Last week, I called a long-time client to ask how he was feeling considering it was the first day of his retirement after working 42 years. He was obviously overwhelmed with excitement! I’ve made this call dozens of times over my career and it’s always exhilarating to share in the joy that comes when my clients enter the retirement phase of life. It’s no wonder the number one question I’m
Starting fresh is always a great feeling, but the scale of what we set out to accomplish at the beginning of the year sometimes becomes overwhelming as the months go by. The question is, how can you stay motivated to meet your financial goals throughout the year?Financial tips for every monthFor many people, checking off items on a long list of to-dos brings a great sense of satisfaction. To help
There are several certainties in life—death, taxes, and, yes, market volatility. Fluctuations in your 401(k) or retirement savings account can stir up feelings of stress, panic, and anxiety, particularly when your hard-earned retirement dollars are at stake. But overreaction to these fluctuations is one of the biggest risks that retirement investors face. So in turbulent financial times,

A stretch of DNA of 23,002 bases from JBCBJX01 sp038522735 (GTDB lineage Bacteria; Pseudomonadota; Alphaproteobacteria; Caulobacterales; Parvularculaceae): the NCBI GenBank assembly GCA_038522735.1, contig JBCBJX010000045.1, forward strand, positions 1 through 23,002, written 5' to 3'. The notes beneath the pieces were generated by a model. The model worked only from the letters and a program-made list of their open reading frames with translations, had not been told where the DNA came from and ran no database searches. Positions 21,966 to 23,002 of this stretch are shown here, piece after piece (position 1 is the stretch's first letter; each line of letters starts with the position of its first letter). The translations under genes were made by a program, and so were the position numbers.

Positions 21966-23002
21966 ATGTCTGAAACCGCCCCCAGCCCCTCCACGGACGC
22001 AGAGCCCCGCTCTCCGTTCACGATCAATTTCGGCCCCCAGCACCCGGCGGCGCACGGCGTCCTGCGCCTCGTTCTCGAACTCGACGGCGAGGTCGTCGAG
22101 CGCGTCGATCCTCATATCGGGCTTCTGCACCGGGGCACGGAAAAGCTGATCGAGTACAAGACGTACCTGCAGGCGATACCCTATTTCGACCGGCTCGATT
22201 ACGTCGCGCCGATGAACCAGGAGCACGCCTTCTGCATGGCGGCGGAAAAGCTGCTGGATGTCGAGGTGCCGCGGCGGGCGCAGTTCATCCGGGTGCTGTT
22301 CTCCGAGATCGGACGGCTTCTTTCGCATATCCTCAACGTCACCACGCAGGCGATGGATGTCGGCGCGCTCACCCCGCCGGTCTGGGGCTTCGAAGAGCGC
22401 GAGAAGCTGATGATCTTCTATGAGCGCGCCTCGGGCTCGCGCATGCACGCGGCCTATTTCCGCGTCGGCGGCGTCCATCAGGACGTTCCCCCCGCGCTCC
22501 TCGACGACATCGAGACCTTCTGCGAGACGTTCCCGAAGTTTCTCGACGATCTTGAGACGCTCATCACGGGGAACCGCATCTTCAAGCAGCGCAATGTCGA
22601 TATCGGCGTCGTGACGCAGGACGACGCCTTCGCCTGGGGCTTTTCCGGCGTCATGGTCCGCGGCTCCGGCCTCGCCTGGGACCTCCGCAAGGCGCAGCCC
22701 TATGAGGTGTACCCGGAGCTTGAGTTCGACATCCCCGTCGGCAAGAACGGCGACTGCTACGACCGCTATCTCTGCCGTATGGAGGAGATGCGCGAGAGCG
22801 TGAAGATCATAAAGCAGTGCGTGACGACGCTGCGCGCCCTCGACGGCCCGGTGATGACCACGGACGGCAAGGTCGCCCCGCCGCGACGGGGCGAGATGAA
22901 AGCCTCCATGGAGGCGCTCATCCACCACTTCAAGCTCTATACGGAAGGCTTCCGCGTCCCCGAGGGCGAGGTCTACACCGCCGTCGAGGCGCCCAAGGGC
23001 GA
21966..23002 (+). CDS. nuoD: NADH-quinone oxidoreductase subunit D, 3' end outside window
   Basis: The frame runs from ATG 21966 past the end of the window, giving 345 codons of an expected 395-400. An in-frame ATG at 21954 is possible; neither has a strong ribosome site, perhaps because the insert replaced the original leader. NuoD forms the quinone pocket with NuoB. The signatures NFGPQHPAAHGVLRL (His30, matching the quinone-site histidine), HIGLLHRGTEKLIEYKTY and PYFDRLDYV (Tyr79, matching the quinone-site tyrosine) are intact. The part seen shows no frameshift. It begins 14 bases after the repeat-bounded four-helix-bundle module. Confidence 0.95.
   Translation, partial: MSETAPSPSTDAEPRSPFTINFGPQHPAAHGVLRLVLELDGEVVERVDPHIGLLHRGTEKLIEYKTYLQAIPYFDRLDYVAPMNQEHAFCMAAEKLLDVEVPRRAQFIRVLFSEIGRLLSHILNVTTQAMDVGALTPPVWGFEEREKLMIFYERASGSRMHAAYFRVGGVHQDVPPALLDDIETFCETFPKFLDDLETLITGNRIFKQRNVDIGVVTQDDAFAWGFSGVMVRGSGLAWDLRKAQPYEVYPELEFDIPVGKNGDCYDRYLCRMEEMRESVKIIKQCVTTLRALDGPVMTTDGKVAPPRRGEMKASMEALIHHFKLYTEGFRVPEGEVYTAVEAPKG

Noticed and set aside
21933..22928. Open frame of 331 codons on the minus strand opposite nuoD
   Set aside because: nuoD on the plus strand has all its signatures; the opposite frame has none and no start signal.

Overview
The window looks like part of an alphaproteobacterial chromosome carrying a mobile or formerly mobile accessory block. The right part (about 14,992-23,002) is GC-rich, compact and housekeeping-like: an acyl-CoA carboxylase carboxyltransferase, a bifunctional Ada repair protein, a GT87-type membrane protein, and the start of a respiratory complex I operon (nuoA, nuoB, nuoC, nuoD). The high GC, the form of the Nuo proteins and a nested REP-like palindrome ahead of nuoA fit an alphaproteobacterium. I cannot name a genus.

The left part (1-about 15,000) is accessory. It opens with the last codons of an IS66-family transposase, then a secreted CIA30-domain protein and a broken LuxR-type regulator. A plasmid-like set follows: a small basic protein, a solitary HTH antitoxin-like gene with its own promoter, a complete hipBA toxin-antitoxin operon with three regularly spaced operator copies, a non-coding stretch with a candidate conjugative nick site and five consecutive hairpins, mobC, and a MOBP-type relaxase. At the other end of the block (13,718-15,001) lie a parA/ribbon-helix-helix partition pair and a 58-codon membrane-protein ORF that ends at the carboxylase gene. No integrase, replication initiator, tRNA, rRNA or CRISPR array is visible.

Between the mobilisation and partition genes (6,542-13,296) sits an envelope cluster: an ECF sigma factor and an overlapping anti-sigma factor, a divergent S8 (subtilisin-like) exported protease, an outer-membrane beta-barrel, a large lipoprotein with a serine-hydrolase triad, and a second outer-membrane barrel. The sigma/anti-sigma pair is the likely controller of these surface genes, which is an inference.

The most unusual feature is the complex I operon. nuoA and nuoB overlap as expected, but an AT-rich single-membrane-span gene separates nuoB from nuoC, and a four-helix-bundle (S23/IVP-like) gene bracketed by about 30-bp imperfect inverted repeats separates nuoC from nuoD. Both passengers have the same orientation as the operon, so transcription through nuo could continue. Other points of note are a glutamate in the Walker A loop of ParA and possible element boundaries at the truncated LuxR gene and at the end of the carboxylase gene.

Did you know your brain may be to blame for preventing you from reaching your financial goals? It’s true. Several recent studies conducted by Prudential suggest that we should train our brains to think differently about money because our brains are tricking us every day. Here’s how:
In a sense, you have been planning for your retirement ever since you started working. Maybe you’ve been contributing to a 401(k) plan, or maybe you’ve been socking away money in an IRA, but without a doubt, you’ve been looking forward to your golden years. And I want you to enjoy those years without worrying about having to take out a reverse mortgage on your house.
Spring is in the air, which for many means waking up from hibernation and cleaning out the clutter. Don’t forget about clearing the cobwebs from your “financial house,” too! Even if you recently took a look at your finances as you prepared for tax season, here are five areas that could use your attention.1. Dust off your credit report and scoreIf you’re concerned about identity theft or you’re